Shanghai in China symbolizes the growing economic prowess of the country and its global ambitions. A Cosmopolitan city, the history of Shanghai, China’s largest city, traversed a long way through the last 1,000 years to reach its present embodiment.
Belonging to the class of modern cities that boomed with China pursuing maritime and economic ambitions, it stands witness to China’s cultural aspiration and rise as a global powerhouse. Its history stands akin to China’s growth from a closed society to a vibrant national assertive of its dominant cultural ethos and distinct national orientation.
Shanghai, China’s economic capital, was obscured during its ancient times when Xi’an, Nanjing and Beijing. The earliest records mentioning the city as a small fishing village on the mouth of Suzhou Creek dates back to the 4th century AD. The Tang records of around 751 AD called the place Huating. The present city of Shanghai was officially founded in 1074 as the fishing village was accorded small town status by the Song rulers. The city grew more than twenty-fold in 1127 due to inflow of large number of refugees following subjugation of Song capital Kaifeng to Jurchen invaders. In 1172, a new sea wall was built along the coast to protect the existing dyke.
Growth and Ming Restrictions
The 12th and 13th centuries saw rising of Shanghai as China’s most important center for cotton trade. Its prosperity was mainly due to large-scale cotton in production nearby areas and processing and manufacturing industries in the city. Growth of merchant class and buoyed business led to construction of canals and rapid real estate development. It also evolved into a major sea port under the Southern Song dynasty.
The later Ming period saw decline of Shanghai as China’s economic center largely due to stringent trade restrictions as measure against Wokou or Japanese pirates off the coast. The restrictions were placed in 1380 after Japanese pirates aided revolt of Hu Weiyong and Liu Xian and Chinese were forbidden from going overseas. The central government evacuated the inhabitants of Shanghai to interiors after pirated invaded the city and killed hundreds of merchants in 1419. Many people returned to the city after a protective wall was constructed in 1554.
Shanghai During The Qing Dynasty
The revival of the old glory began with the ascendancy of Qing Dynasty in 17th century. Emperor Kangxi revoked all restrictions in 1684 and set up custom offices in Shanghai. By mid-18th century the city economy overtook Suzhou, the commercial center of China at that time. In 1800s, Shanghai became the largest city and the most important trading center for cotton, silk and fertilizers in China. Traders from Europe, Polynesia, Africa, and Persia visited the port frequently leading to the emergence of Shanghai as China’s foremost center of cosmopolitan culture.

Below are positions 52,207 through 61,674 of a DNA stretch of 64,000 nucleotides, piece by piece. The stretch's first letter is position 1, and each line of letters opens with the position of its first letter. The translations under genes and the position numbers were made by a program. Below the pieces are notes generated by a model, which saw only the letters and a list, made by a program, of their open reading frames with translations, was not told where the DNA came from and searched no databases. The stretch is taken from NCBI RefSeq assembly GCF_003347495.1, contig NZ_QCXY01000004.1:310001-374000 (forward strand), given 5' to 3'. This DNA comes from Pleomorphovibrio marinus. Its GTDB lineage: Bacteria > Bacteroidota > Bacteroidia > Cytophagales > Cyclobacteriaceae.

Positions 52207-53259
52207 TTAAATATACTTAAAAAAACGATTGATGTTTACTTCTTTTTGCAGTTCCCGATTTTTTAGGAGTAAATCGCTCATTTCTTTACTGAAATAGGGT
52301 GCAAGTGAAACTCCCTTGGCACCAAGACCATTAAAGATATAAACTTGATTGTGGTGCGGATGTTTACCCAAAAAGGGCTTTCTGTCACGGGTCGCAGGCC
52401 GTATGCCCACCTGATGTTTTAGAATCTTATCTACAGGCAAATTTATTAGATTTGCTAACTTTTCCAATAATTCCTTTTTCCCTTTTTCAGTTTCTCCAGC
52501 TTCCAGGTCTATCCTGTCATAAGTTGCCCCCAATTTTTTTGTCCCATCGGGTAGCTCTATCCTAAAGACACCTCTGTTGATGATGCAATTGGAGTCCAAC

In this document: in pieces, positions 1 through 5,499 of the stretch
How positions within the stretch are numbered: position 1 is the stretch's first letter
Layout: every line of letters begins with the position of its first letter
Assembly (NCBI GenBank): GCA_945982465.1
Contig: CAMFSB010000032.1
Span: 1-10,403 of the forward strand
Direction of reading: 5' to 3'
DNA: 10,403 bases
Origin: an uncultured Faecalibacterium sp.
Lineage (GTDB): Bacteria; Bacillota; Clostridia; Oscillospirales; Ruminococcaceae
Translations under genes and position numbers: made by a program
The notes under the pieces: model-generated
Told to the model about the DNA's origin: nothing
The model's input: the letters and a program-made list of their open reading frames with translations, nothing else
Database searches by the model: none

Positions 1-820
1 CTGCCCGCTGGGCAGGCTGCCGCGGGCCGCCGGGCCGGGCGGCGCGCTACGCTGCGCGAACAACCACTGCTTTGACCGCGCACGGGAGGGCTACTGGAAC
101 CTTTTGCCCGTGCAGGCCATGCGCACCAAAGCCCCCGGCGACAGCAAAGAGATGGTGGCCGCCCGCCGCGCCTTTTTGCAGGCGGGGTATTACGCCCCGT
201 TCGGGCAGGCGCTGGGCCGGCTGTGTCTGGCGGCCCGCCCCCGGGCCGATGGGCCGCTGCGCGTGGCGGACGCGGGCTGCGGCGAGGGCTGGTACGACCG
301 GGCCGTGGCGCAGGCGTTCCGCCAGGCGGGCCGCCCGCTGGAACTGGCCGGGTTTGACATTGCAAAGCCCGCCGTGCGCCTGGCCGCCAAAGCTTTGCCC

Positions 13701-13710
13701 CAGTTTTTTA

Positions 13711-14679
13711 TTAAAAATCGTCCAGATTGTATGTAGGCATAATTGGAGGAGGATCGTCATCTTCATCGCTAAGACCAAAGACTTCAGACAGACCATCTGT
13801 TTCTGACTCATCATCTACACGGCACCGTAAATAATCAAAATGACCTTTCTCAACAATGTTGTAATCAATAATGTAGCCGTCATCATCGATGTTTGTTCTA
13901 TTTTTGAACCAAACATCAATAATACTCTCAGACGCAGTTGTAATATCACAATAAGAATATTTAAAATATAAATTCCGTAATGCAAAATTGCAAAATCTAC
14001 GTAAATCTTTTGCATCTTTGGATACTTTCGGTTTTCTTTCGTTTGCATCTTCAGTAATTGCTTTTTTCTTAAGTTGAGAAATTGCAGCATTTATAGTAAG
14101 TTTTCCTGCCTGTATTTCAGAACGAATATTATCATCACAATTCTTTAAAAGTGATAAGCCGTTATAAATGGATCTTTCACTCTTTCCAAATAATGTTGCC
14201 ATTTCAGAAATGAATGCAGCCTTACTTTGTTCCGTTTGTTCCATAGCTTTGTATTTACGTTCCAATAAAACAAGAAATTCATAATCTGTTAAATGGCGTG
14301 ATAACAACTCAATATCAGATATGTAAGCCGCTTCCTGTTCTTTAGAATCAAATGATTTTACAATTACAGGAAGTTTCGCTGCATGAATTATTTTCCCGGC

Shanghai Until 1861 Battle
During the 19th century, international attention remained focused on growth of Shanghai as China’s most important port with huge economic potential. The English established their trade center and carried on tea and opium business with impunity. When the First Opium War began in 1839, their forces occupied the city. The emperor relinquished his exclusive control through the Treaty of Nanjing in 1842 and Shanghai was one of the five ports where the British were allowed to trade without restrictions.
Growing foreign influence and distance from the central capital led to slackening of Qing control over Shanghai and surrounding regions. Traders’ guilds and neutral associations came together to rule the city. The treaties of 1843 and 1844 signed by the English allowed Americans and other Europeans visitation and trade concessions. Shanghai became the center of the Self-Strengthening Movement which favored adoption of western practices.
The local settlements in the city witnessed devastation during the Taiping Rebellion of 1850 led by the Small Swords Society. This provided the foreigners the opportune moment to establish their grip on the city as natives fled to interiors. A combine British and French army inflicted severe defeat on Taiping forces in the Battle of Shanghai in 1861 and increased their areas of influence.
The first foreign hotel was inaugurated in Shanghai in 1846 and the municipal council was constituted in 1854. A distinct class of foreign settlers called Shanghailanders emerged.
Japanese Occupation of Shanghai
Treaty of Shimonoseki concluded in 1895 permitted Japanese trading in Sanghai, China’s economic capital. When the Republic of China was established under Sun Yat Sen on December 29, 2011, Shanghai became the center of experiments aimed at ushering modern era in China. Many changes were made in the city governance, transport and legal systems. The city accounted for almost half of China’s foreign trade at that time. In 1921, the Communist Party was founded at Shanghai. In January 1932, Japanese army bombarded the city and five years later occupied it during the World War II.
The Modern Era of Sanghai
The Japanese occupation ended in 1945 and the Nationalists swept the city. The Communists overtake Shanghai, China’s largest city, in May 1949 forcing foreign companies to relocate to Hong Kong. The economic reforms encompassed Shanghai in 1991 leading to its resurgence as China’s economic capital. The city saw massive development and an era of new glory that overshadowed all other Chinese cities.
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